Mary grows up to a certain extent in the course of the story’s action, which takes place over three days. In a sense, however, the story also presents an example of the regrettable erosion of the child’s ability to be sustained by imagination. Reality impinges on Mary’s imagined world, and once that influence has begun, its course cannot be reversed. At the end of the story, Mary finds how fragile is imagination, because the mere act of trying consciously to shore up her make-believe world erodes it further. She searches about to find a reason why her troops cannot practice their mountain-goat fighting on the steps up to Franklin’s house, but “the reason was not going to come to her. She had begun to cheat now, and she knew it would never come.”
Rather than suggest merely that this kind of erosion of imagination is a wholly negative thing, Bowles also suggests that it is a necessary compromise with the world that other people inhabit. Not to accept that fact, she suggests, is a failing. This view is made clear in her characterization of Mary, who, while she is scrupulously fair and almost egalitarian in dealing with her troops, is also petulant when dealing with Franklin. Similarly, while she is self-assured in her clay pit, she is uncomfortable in the presence of Franklin’s mother. While any variance from the habitual is a threat to her narrowly construed picture of the world, every challenge to her make-believe world has a subtle maturing, socializing influence on her.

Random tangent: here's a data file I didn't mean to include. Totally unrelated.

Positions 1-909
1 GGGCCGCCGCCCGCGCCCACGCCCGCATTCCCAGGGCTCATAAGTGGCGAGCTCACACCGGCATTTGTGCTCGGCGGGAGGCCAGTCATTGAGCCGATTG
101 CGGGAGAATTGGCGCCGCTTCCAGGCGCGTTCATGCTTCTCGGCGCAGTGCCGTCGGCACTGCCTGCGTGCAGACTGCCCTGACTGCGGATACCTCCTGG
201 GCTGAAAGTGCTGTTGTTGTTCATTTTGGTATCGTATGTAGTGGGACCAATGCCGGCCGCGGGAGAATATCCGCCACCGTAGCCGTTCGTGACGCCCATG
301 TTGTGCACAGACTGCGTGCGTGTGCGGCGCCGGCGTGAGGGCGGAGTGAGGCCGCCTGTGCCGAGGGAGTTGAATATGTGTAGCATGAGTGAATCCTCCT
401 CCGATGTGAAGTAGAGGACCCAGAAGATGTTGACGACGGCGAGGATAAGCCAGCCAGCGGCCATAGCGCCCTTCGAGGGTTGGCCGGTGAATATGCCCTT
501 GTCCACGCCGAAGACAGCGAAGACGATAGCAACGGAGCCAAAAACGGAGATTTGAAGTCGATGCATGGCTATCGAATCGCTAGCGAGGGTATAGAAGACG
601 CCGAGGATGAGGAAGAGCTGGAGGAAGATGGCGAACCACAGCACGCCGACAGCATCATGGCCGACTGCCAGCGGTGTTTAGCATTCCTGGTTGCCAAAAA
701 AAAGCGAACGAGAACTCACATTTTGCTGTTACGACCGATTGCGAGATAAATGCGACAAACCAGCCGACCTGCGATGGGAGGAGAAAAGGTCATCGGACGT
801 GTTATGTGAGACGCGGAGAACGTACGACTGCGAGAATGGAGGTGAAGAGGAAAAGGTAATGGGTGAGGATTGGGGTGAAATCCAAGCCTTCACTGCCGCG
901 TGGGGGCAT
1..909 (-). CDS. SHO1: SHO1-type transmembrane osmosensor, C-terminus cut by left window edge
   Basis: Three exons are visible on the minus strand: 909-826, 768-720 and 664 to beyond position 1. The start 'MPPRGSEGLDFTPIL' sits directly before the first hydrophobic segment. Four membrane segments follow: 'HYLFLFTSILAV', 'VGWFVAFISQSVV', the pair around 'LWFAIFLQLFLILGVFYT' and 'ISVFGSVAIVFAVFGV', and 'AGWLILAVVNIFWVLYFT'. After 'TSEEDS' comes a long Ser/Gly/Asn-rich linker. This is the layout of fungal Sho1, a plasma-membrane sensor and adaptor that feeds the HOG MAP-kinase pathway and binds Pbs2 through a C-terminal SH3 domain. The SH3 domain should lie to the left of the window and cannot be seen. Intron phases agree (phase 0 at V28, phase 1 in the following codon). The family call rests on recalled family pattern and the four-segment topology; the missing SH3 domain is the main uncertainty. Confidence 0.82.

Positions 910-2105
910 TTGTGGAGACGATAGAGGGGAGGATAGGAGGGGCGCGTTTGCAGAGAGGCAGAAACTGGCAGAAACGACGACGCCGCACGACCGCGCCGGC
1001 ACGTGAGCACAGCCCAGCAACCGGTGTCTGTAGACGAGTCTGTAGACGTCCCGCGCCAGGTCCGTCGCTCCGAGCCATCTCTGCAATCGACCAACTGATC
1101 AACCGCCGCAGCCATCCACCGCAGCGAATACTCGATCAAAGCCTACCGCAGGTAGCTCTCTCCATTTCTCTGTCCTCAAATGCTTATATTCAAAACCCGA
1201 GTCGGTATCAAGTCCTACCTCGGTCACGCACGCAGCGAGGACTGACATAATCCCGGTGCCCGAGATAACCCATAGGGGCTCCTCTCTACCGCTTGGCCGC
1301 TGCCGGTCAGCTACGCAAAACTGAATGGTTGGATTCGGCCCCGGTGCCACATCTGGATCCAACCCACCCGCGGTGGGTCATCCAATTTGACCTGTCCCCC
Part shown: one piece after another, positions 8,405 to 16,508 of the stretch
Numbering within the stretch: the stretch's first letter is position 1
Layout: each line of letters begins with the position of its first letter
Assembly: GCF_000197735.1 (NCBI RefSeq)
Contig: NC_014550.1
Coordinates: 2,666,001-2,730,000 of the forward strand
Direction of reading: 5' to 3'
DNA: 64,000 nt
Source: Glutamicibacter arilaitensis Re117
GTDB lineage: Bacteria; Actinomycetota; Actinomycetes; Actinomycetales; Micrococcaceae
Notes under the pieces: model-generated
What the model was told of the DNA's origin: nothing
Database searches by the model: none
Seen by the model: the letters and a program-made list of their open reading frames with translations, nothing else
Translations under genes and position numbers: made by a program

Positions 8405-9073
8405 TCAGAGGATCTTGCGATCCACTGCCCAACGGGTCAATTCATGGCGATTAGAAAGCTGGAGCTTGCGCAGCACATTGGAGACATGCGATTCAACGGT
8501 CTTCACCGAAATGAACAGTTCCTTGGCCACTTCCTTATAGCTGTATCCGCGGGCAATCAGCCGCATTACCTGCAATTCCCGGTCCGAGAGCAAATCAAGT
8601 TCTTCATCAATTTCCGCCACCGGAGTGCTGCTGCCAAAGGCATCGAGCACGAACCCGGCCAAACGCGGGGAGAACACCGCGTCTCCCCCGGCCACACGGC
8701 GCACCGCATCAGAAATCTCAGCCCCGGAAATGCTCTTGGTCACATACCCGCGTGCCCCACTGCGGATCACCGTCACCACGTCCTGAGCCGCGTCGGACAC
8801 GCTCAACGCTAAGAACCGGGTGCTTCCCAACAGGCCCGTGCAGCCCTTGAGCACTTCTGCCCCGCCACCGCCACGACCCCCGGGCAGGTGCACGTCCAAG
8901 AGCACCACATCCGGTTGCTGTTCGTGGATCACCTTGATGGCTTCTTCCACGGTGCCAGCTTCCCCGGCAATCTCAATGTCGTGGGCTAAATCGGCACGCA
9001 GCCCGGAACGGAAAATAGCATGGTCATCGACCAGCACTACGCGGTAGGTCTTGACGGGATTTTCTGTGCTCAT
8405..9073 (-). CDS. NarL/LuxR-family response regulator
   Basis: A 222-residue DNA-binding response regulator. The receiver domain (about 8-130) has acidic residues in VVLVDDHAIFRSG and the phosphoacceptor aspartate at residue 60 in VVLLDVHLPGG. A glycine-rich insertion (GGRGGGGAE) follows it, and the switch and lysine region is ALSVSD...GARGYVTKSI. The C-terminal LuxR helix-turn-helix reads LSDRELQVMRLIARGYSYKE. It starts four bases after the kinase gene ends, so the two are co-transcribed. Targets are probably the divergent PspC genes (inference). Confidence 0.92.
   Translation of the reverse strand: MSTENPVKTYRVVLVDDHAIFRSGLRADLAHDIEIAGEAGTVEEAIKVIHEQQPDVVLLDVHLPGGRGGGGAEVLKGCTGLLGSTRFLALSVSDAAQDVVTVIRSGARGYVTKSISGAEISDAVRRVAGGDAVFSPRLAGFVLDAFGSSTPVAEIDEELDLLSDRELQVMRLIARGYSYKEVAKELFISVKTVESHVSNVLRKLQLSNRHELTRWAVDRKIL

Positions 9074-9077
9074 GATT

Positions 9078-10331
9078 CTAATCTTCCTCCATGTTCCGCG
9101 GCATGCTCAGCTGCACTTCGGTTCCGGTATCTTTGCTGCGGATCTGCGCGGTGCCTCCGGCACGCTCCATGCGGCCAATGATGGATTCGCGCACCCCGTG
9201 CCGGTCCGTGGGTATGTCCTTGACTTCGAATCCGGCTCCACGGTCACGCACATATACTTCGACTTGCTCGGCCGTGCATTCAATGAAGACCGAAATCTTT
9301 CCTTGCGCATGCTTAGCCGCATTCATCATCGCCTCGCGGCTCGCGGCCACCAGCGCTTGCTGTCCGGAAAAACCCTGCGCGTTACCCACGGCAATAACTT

That Bowles considers this process of compromise to have its costs is clear in such things as her characterization of Franklin’s mother as a gossipy and ill-finished adult who could hardly be considered a compelling model for Mary. This view is reinforced by the triumphant tone Bowles ejects into sentences that describe how satisfying Mary’s egocentricity can be: “She was rapidly perfecting a psychological mechanism which enabled her to forget, for long stretches of time, that her parents existed.”